Saint Joseph’s :: Resources :: GIRM

A glass of red wine and a piece of broken bread.

GIRM Communion

Holy Communion has a fuller form as a sign when it is distributed under both kinds. For in this form, the sign of the Eucharistic banquet is more clearly evident and clear expression is given to the divine will by which the new and eternal Covenant is ratified.

General Instruction 282

In one episode of the comedy TV series Only Fools and Horses, Trigger - a street cleaner - is awarded a medal by the council for using the same sweeping brush for twenty years. Trigger holds up the brush and proudly explains, “Maintained it for 20 years. This old broom’s had 17 new heads and 14 new handles in its time.” As one of his friends immediately asks, “in what way is it the same brush then?” Maybe a similar question can be asked about the human body. If you think of your own body when you were a small child and compare it to what you look like now, it’s quite clear that your body has changed quite a lot. As well as looking different, a huge proportion of your body’s cells will have died and been completely replaced. So what makes you the same person? What makes you, you?

     When we come to look at the Real Presence at communion, it can be useful to have these questions at the back of your mind. In philosophical explanations of the Real Presence it’s said that Jesus takes everything that makes him Jesus, and fills the bread and wine with himself. The bread and wine then become Jesus. In that way, Jesus can meet us physically as well as spiritually. We’re physical beings as much as we are spiritual. When Jesus was on earth many people were healed when he physically laid hands on them. We also, as physical beings, need his healing touch. That happens at communion.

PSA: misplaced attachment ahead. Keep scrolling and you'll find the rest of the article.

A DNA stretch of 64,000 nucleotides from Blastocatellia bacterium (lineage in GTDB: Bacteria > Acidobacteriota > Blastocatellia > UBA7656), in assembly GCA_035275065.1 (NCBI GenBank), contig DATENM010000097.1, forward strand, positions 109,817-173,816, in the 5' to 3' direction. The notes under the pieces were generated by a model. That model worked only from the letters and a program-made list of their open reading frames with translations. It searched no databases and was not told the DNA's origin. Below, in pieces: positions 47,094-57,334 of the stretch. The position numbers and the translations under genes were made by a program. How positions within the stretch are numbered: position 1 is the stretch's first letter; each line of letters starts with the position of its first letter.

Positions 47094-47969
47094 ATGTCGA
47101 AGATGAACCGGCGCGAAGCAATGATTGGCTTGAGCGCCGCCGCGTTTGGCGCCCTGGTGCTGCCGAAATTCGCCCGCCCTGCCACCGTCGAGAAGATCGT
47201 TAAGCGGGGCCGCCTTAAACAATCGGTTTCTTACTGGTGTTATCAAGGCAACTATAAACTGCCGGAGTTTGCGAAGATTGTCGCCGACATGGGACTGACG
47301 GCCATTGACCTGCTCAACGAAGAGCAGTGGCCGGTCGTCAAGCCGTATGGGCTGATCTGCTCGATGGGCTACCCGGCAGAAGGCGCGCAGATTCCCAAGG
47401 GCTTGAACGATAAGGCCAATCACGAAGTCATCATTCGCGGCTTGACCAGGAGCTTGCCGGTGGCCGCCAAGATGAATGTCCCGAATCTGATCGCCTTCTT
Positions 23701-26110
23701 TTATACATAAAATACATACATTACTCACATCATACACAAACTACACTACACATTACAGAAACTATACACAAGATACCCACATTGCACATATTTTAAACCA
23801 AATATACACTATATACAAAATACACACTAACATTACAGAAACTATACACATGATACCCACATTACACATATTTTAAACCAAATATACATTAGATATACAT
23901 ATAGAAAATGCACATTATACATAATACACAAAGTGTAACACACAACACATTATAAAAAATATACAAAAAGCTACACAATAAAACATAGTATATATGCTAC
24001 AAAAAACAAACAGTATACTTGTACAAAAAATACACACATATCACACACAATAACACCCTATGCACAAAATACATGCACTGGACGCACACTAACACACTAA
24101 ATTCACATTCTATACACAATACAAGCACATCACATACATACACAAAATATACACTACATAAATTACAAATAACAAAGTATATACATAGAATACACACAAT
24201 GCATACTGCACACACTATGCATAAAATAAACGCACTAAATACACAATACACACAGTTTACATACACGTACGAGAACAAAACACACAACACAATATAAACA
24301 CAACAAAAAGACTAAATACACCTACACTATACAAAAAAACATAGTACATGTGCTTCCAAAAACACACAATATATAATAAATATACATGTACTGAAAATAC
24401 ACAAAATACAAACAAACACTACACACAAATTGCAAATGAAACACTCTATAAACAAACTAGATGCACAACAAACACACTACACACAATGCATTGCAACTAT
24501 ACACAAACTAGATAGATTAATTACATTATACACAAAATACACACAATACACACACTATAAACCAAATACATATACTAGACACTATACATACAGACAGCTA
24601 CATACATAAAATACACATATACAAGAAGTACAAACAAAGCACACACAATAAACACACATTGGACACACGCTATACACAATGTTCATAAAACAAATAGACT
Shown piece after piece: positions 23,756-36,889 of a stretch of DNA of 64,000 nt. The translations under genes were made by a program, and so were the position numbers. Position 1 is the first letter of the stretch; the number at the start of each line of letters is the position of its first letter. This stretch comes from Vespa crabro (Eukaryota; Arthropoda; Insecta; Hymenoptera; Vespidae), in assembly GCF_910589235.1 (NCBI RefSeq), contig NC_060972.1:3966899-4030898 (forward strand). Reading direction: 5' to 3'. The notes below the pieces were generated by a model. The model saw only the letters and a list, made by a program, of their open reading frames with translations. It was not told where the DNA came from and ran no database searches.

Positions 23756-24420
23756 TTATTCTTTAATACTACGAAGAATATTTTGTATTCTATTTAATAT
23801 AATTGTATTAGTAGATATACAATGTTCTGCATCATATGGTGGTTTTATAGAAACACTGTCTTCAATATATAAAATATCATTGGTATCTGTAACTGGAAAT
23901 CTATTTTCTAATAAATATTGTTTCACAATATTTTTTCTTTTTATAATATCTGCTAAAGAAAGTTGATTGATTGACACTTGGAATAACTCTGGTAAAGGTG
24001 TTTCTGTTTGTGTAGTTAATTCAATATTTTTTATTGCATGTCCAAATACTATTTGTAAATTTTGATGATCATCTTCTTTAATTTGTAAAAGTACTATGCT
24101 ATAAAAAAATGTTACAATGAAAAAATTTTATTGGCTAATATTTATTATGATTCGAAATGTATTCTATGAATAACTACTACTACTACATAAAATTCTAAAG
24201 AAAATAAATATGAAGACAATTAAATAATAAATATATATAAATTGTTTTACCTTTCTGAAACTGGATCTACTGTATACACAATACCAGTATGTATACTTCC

Faithful to the Lord’s command to his disciples to “Take and eat,” “Take and drink,” the assembly completes the Eucharistic action by together eating and drinking the elements consecrated during the celebration.

Celebrating the Mass, 209

     The General Instruction of the Roman Missal encourages us to receive communion under both kinds. That’s not to suggest - in any way - that anyone receiving only the Body, or only the Blood isn’t receiving the whole Christ. They are, no question. However, the power of the sign, as the General Instruction says, will be fuller if we receive both the Body and the Blood of Christ. As Catholics we have often focussed only on the physical aspects of communion - on the Real Presence. But the symbolic aspect is also important, and it can help us come to a fuller appreciation of the Sacrament. It can be difficult to really come to understand communion, even with very long explanantions. Ultimately though, if we’re open, Jesus himself will teach us as we follow his commands: “Take and eat,” “Take and drink,”

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